Hebrew Bible


On view at The Met Cloisters in Gallery 14

Jews in medieval Spain referred to the Bible as the Sanctuary of God, a sacred surrogate for the lost—and longed-for—Temple of Jerusalem. As a result, Hebrew Bibles came to be splendidly adorned, in a manner worthy of that holiest of places. This manuscript comprises the full text of the Bible, with complete vocalization, accentuation, and critical apparatus (or masoreh), with the most impressive decoration marking the beginning and end of each book and four special biblical songs. Decorative elements found in both Islamic and Christian manuscripts have been embraced, clear evidence of shared artistic taste that transcended cultural and religious prejudices.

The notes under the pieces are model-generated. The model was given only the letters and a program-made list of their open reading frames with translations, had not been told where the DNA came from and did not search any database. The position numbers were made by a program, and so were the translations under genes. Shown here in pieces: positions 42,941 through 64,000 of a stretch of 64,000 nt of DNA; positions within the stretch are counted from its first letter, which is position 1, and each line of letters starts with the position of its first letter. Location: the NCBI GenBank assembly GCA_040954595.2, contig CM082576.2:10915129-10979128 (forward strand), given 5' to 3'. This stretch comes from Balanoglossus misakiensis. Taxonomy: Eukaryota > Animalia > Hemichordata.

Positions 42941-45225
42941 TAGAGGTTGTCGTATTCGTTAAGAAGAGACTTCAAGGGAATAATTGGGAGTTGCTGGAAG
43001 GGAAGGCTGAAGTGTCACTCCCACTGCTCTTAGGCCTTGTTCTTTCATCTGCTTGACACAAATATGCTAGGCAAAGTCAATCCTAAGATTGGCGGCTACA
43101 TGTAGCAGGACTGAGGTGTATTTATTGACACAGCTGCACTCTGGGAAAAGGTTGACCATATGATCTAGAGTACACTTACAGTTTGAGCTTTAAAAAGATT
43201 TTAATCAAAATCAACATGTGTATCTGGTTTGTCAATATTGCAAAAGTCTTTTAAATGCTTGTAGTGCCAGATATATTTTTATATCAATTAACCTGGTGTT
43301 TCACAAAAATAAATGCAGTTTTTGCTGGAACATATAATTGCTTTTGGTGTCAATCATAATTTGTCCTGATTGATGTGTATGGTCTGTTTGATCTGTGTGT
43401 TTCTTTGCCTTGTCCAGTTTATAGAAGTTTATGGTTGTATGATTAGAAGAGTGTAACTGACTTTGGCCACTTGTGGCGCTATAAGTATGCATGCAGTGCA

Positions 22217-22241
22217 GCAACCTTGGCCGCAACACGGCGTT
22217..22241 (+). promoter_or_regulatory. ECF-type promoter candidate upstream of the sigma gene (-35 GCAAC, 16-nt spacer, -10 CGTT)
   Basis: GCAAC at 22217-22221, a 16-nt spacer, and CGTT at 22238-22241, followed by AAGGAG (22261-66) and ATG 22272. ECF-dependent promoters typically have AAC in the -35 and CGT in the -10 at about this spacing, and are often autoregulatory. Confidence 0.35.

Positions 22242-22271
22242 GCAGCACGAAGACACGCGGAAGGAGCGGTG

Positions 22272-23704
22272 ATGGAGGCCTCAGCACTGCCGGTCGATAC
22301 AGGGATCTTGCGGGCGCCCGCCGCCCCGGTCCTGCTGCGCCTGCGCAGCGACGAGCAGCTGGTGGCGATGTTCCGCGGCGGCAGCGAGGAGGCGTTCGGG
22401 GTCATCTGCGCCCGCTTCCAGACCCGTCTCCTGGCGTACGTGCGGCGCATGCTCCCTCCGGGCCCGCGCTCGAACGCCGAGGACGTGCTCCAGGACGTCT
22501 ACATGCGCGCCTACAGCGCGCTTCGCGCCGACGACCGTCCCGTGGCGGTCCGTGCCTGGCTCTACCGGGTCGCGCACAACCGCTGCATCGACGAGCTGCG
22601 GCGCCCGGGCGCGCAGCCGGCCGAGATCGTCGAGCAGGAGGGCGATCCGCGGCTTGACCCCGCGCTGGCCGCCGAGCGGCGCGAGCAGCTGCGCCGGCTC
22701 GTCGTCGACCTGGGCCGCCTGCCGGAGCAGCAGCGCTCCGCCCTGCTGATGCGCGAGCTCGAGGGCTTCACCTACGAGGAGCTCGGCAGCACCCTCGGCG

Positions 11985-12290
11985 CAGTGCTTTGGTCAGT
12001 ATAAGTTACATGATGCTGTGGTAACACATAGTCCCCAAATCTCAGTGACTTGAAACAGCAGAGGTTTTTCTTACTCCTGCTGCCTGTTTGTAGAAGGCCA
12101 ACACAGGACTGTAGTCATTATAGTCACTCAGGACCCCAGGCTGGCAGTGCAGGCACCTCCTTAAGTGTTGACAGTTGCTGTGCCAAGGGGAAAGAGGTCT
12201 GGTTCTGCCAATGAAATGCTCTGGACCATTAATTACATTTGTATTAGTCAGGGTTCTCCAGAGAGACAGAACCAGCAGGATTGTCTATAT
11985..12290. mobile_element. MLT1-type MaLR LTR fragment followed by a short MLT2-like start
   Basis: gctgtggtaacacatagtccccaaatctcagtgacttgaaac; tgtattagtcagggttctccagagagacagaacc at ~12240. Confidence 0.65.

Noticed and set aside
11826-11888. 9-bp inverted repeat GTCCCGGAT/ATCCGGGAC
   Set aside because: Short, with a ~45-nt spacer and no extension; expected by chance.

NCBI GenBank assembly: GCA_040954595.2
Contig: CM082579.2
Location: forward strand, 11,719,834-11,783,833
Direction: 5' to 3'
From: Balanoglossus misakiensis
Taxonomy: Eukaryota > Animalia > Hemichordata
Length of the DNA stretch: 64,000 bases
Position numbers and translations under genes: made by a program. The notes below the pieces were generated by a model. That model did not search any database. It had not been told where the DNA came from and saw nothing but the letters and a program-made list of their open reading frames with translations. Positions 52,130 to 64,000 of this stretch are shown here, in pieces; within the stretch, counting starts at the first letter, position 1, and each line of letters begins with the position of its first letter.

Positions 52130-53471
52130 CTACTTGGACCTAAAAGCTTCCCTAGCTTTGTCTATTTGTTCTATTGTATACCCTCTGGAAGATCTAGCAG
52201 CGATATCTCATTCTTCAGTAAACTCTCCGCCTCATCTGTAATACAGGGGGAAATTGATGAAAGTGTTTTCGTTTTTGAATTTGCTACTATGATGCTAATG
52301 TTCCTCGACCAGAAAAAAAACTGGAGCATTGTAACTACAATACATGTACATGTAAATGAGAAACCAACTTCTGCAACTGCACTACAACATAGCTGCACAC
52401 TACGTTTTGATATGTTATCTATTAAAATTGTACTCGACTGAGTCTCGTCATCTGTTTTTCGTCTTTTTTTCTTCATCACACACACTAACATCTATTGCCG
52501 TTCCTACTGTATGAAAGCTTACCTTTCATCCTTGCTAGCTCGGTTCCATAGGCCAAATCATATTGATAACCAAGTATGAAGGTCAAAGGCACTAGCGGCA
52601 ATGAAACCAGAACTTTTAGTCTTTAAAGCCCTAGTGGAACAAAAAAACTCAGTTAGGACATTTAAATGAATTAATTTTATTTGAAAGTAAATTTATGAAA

The manuscript bears the signature of an early owner, David ha-Kohen Coutinh[o], who penned his name in its pages on Rosh Hashanah, 1366.

Hebrew Bible, Ink, tempera, and gold on parchment; leather binding, Spanish

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Opening - folios VIIv/VIIIr